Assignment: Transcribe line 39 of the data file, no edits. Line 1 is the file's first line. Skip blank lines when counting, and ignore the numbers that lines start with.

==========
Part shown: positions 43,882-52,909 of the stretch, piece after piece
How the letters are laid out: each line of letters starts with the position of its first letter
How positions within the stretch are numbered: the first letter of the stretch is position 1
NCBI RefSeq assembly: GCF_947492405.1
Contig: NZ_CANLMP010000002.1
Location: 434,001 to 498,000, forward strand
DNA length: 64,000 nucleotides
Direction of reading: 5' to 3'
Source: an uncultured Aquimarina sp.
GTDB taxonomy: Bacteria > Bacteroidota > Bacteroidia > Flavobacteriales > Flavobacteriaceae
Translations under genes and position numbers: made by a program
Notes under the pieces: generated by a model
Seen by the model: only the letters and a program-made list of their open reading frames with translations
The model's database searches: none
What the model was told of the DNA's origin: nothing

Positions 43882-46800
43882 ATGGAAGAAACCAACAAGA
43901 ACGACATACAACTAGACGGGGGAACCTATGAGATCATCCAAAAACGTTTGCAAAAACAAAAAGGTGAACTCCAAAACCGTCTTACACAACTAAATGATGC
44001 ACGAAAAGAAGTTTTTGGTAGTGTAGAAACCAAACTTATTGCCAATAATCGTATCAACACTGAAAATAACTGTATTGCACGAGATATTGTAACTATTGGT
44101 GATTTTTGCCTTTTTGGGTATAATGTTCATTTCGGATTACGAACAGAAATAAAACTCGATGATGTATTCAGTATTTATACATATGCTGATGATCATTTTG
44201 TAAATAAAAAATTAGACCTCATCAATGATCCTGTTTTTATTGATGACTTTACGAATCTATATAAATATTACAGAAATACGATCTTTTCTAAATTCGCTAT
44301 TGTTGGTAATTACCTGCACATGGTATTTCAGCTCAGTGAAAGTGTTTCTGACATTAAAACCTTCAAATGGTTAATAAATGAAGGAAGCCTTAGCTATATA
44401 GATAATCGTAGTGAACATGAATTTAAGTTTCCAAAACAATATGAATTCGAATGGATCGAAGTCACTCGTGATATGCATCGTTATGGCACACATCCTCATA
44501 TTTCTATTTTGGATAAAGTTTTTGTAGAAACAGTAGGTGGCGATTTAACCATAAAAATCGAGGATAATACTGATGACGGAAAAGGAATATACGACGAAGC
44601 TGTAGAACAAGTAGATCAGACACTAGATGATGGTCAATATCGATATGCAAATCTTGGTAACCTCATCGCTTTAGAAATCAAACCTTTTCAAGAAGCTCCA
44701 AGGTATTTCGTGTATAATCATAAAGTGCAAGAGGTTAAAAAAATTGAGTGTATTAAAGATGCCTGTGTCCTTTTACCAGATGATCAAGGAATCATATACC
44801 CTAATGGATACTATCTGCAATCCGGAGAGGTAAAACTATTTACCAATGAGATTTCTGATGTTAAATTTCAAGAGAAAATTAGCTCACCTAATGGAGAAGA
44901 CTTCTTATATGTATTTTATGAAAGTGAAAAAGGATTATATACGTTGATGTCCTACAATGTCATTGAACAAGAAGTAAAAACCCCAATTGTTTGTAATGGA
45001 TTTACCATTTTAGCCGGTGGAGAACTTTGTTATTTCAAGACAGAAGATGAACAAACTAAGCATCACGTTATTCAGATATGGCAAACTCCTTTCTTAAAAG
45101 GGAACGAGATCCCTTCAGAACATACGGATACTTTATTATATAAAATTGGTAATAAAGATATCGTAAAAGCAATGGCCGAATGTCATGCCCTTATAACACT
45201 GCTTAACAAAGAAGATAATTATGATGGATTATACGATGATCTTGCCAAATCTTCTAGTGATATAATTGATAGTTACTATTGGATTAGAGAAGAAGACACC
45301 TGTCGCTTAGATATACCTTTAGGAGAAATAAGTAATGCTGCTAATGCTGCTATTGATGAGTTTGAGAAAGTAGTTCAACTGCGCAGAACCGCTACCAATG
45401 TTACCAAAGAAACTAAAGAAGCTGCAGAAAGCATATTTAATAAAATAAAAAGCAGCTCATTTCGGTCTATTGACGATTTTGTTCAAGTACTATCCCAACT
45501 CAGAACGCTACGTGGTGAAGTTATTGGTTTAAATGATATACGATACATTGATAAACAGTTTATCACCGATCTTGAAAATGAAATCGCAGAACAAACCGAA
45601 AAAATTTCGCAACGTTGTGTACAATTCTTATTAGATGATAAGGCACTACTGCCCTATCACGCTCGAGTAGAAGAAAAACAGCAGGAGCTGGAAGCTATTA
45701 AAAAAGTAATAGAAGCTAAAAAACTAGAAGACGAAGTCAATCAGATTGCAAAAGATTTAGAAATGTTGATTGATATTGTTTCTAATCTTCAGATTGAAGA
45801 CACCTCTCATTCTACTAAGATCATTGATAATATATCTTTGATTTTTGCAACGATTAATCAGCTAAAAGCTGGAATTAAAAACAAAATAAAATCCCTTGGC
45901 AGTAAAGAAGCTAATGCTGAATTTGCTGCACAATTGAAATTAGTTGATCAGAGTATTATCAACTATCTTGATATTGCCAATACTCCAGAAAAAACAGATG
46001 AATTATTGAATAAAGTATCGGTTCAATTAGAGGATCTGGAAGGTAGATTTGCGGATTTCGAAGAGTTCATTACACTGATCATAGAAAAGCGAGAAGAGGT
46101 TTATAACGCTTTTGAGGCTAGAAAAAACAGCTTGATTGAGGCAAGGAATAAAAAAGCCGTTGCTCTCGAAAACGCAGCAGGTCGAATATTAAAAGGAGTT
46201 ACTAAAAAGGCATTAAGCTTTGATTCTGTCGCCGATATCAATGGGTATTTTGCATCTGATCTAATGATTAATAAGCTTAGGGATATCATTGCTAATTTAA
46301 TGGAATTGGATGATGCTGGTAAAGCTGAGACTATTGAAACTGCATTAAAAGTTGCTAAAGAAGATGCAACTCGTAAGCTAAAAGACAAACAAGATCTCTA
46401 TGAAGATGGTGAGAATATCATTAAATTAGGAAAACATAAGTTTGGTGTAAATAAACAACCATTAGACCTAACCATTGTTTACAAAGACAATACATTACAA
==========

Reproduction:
46001 AATTATTGAATAAAGTATCGGTTCAATTAGAGGATCTGGAAGGTAGATTTGCGGATTTCGAAGAGTTCATTACACTGATCATAGAAAAGCGAGAAGAGGT